“Most artists don’t have the intellect to understand what is going on affects their future and music quality,” continues Loeb, who closed his successful Greene St. Recording in 2001. “Inventors don’t appear to be much smarter when it comes to how their work is used. Royalty payments are a complex process that’s become even more complicated with new technology, and few are willing spend the time to understand it.”
Pandora’s market value is about $3 billion; Spotify’s is over $8 billion. Bank of America analyst Justin Post believes that YouTube’s value on its own is about $70 billion.
In a Times op-ed, “Open the Music Industry’s Black Box,” David Bryne, a musician and author, said
“Everyone should be celebrating — but many of us who create, perform and record music are not. Tales of popular artists (as popular as
Pharrell Williams) who received paltry royalty checks for songs that streamed thousands or even millions of times (like “Happy”) on Pandora or Spotify are common. Obviously, the situation for less-well-known artists is much more dire. For them, making a living in this new musical landscape seems impossible… Perhaps the biggest problem artists face today is that lack of transparency.
“Some of these ideas regarding openness are radical — ‘disruptive’ is the word Silicon Valley might use — but that’s what’s needed. It’s not just about the labels either. By opening the Black Box, the whole music industry, all of it, can flourish. There is a rising tide of dissatisfaction, but we can work together to make fundamental changes that will be good for all.”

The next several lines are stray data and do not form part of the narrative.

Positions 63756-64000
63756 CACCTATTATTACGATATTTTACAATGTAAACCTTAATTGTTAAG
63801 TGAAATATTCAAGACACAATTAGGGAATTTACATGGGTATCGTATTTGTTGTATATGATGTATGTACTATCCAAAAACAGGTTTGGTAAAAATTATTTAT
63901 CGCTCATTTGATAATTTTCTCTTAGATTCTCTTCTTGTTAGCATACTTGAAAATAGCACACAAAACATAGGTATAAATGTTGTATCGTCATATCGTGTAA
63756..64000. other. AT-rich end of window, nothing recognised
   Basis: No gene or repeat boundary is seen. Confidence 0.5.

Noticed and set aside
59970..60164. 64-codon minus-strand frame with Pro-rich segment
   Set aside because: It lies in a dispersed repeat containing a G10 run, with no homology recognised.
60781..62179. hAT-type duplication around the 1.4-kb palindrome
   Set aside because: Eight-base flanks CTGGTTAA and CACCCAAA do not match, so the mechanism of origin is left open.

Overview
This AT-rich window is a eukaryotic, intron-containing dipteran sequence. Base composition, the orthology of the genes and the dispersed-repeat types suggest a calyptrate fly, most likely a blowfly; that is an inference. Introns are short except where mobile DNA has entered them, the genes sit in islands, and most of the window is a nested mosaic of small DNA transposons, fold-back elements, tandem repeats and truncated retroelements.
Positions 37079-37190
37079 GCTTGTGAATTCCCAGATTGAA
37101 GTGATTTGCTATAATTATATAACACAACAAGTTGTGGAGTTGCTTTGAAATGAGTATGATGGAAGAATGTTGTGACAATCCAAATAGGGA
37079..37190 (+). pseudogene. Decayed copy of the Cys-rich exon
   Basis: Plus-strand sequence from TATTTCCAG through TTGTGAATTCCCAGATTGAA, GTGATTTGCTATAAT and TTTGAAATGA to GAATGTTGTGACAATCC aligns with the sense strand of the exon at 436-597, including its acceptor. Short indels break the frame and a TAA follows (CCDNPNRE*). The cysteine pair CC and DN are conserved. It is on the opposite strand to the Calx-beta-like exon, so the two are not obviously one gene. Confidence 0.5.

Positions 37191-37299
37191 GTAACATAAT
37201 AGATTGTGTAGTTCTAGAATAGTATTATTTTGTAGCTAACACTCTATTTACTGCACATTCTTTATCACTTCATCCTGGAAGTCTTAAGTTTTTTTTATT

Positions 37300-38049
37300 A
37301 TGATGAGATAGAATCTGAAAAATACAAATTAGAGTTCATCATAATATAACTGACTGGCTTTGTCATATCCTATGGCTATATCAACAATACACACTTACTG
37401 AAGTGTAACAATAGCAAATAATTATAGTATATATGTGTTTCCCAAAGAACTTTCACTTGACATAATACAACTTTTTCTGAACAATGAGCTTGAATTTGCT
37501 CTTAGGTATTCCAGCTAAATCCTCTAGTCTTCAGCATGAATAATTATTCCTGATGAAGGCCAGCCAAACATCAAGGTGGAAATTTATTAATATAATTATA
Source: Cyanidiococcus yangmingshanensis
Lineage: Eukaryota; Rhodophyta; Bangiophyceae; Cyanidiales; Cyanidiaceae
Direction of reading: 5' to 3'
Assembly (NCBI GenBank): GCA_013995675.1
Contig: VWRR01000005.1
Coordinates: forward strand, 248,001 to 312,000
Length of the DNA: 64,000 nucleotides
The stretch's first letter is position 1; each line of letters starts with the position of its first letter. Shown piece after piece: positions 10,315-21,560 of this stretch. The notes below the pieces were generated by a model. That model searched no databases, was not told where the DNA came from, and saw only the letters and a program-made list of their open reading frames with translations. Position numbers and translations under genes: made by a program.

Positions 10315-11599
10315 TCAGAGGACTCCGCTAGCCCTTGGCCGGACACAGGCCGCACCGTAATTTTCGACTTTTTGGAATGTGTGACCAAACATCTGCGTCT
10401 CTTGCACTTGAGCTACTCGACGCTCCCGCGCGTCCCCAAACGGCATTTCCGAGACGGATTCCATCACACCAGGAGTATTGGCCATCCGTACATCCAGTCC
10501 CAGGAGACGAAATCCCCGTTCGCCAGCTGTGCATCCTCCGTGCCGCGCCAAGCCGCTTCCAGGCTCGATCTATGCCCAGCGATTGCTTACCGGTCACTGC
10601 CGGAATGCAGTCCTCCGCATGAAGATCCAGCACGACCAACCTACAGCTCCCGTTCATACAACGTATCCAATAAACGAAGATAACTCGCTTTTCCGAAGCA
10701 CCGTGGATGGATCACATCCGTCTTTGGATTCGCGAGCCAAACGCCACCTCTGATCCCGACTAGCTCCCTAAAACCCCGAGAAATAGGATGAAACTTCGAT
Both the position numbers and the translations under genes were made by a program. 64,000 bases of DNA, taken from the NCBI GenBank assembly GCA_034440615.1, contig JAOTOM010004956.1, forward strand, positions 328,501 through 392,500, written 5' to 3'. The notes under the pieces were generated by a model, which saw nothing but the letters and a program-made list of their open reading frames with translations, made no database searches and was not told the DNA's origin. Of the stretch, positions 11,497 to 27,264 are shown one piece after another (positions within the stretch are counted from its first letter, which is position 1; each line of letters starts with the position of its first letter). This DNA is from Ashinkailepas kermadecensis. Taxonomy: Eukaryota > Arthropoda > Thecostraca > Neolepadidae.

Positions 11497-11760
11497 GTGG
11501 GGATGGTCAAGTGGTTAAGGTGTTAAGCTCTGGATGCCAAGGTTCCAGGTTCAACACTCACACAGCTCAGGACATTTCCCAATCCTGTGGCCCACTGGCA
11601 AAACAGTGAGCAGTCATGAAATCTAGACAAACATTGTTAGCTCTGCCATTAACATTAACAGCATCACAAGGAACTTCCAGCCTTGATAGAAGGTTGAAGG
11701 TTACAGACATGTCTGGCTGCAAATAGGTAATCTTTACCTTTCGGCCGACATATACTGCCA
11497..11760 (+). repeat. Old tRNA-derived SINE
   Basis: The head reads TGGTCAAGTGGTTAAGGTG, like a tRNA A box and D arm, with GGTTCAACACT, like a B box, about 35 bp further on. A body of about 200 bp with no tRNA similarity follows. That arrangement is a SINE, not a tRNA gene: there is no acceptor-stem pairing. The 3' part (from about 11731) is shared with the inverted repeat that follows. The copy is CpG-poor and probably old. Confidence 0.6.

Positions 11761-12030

Patent holders are frustrated with the uncertainly of issued patents, whose validity must be proven repeatedly before review boards, in the courts and in appeals.
Will they respond as an increasing number of musical artists have and demand more certainty and transparency?
It’s important to remember that what makes patent licensing easier for some, makes it more expensive for others. That’s why those well-situated on the corner of technology and brand are compelled to determine what is truly innovative and its value before others do.
Patent holders: Both of the provocative articles above are worth reading.
Image source: nyt.com